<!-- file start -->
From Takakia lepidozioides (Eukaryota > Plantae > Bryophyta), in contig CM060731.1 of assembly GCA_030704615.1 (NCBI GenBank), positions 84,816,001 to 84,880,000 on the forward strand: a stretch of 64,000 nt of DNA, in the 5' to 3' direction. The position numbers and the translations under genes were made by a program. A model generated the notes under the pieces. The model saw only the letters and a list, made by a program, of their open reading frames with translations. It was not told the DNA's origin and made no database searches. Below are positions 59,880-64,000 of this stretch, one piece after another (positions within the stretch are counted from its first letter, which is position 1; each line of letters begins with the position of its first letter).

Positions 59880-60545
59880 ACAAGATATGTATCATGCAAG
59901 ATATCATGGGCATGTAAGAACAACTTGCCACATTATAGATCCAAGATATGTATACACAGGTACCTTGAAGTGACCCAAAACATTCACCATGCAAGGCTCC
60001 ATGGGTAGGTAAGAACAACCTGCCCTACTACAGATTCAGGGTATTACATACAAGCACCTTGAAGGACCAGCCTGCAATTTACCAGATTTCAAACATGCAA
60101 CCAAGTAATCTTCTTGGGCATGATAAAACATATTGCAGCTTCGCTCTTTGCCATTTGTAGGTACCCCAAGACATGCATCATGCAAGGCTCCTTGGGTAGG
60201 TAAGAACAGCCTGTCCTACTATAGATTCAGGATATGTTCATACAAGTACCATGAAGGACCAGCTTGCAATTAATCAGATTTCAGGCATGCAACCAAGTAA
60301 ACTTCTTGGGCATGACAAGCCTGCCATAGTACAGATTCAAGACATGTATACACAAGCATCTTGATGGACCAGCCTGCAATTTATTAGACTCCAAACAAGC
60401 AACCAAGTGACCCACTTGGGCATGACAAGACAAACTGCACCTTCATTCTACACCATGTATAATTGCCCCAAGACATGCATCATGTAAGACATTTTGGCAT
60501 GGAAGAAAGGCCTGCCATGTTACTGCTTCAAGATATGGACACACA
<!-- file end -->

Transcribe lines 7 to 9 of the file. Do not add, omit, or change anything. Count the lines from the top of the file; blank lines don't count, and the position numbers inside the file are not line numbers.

60201 TAAGAACAGCCTGTCCTACTATAGATTCAGGATATGTTCATACAAGTACCATGAAGGACCAGCTTGCAATTAATCAGATTTCAGGCATGCAACCAAGTAA
60301 ACTTCTTGGGCATGACAAGCCTGCCATAGTACAGATTCAAGACATGTATACACAAGCATCTTGATGGACCAGCCTGCAATTTATTAGACTCCAAACAAGC
60401 AACCAAGTGACCCACTTGGGCATGACAAGACAAACTGCACCTTCATTCTACACCATGTATAATTGCCCCAAGACATGCATCATGTAAGACATTTTGGCAT